Industrial gas manufacturers package and deliver gases in a variety of different ways. These include on-site pipeline distribution, bulk delivery of liquefied gas into an on-site bulk container, exchange programs for large, compressed gas vessels (i.e., tube trailers), and delivery of smaller cylinders containing gas or liquefied gas.
Each delivery mechanism has unique advantages, but also unique associated costs. Here we describe the requirements and challenges of tube trailer filling, detailing the needs related to filling high purity Helium into tube trailers and showing that our Tiger Optics Spark H2O analyzer can offer a perfect solution for detecting trace moisture in this application.
Challenges of Helium Filling
Helium tube trailer filling is a demanding activity with relatively high cost and process complexity. “Crude” Helium is harvested in geographic locations that have Helium-rich natural gas fields, which mostly include areas in Algeria, Australia, Canada, Poland, Qatar, Russia, and the United States. It is delivered to industrial gas packaging facilities around the world as a bulk cryogenic liquid in 11,000-gallon refrigerated ISO tankers. The bulk liquid is not thermodynamically stable and must be quickly and efficiently transferred to more stable product forms (i.e.,
pressurized gas) with longer storage potential. This is typically accomplished by decanting off some of the liquid into smaller Dewar vessels for immediate sale and use and gasifying and compressing most of the Helium for filling pressurized vessels (compressed gas cylinders and “tubes”).
In recent years, Helium has become short in supply numerous times. As a result, Helium prices have doubled in the last decade and are routinely exceeding $200 per thousand standard cubic feet (SCF). Therefore, efficient management of Helium processing and minimization of product loss directly affects the profitability of the enterprise. Additionally, Helium tube trailer filling is a time-consuming process, taking at least 14 hours for a successful fill of the largest tube bundles (180,000 SCF). With respect to other activities at packaged gas facilities, a relatively large investment in time and product value is made for Helium tube trailer products.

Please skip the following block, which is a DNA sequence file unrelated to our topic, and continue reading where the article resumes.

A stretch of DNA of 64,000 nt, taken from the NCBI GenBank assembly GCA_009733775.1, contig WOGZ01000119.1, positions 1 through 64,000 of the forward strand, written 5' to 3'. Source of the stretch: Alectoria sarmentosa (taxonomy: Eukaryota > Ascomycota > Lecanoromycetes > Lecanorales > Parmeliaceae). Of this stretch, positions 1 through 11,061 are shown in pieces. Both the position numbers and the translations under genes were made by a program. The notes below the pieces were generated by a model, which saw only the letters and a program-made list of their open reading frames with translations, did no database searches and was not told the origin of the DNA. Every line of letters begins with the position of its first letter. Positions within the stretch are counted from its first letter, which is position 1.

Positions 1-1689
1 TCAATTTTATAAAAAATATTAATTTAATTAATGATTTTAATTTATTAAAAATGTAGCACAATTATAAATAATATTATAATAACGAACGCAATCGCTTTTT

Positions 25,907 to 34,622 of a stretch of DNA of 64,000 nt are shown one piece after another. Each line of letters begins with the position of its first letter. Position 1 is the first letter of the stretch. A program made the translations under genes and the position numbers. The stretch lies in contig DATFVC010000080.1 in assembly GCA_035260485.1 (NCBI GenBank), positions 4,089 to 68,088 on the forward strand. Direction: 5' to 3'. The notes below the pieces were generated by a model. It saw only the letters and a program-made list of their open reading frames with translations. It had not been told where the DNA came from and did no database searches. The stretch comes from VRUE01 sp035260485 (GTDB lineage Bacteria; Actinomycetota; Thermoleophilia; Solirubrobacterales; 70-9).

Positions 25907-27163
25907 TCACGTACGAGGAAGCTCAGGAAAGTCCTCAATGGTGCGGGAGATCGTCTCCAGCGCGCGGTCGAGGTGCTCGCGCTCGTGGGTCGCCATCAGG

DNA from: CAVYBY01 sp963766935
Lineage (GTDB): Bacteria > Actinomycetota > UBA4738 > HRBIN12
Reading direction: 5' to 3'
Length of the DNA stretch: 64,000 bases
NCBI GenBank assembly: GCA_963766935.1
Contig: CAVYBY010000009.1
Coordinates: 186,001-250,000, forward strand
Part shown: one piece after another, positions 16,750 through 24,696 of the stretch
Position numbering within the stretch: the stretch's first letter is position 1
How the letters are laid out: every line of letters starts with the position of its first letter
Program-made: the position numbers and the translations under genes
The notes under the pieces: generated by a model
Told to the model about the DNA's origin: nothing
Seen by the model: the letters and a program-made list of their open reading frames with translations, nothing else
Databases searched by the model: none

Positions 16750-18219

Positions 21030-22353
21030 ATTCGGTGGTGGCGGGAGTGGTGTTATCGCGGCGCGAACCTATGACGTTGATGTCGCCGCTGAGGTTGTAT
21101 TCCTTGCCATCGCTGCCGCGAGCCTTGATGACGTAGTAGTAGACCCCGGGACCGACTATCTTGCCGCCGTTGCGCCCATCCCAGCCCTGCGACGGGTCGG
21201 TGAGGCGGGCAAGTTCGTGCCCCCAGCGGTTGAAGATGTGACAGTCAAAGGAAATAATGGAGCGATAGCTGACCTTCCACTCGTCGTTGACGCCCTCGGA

Typical Helium tube trailer filling operations perform several steps including gasification, compression, purification, and tube filling (schematically outlined in Figure 3). The goal is to fill the trailer tubes in the most energy and time-efficient manner possible, and there are several points were making a fast, accurate moisture measurement can assist in achieving this goal.
The major monitoring points of interest are:
- Incoming Helium Product: Incoming crude Helium is typically too wet to be packaged without some purification. Moisture measurements made on the crude Helium allow optimization of purification procedures.
- Post-Purification: Purification processes typically include a selective adsorptive bed that can saturate with moisture and other impurities. Once saturated, the bed loses its capacity to retain any additional moisture and it must be regenerated. The active lifetime of the bed is a function of the moisture level in the incoming gas stream and the total time of usage. Monitoring the purification system output stream helps to indicate the active lifetime of the bed between regenerations.
- Tube Trailer Inlet: Most crucially, monitoring of the Helium product as it enters the tubes assures that the tube trailer is filled within specification product. Moisture measurements made at the point of fill will detect any quality defect stemming from bad product, inadequate
purification, or compromised transfer lines. Since the fill is accomplished over such a long period of time, small variations in the moisture levels can indicate to an operator that minor process adjustments should be made. For example, an upward-shifting moisture level could indicate that the purification must be slowed, to better extract the moisture.
Traditional moisture measurement technologies have some drawbacks for these applications. Most demonstrate slow response time, limited range, and a high degree of signal averaging, which can miss a moisture excursion. At minimum this can lead to energy waste in the process, and in the worst case an entire tube trailer can be filled without specification product due to a missed moisture spike. Lack of ability to change sampling points is another issue with traditional technologies. To switch from crude product to purification or final fill sampling points, the analyzer needs to be disconnected and the inlet exposed to ambient for a short period. Most technologies would experience saturation in this situation and take hours or even days to dry down again sufficiently to perform the next measurement.
Improving Measurement with the Spark
For each of the measuring points highlighted above, the Process Insights’ Tiger Optics’ Spark H2O analyzer is optimally suited to make the measurement. The absolute accuracy offered by Cavity Ring-Down Spectroscopy (CRDS) is a key advantage. There is also no requirement for a zero gas or a span gas.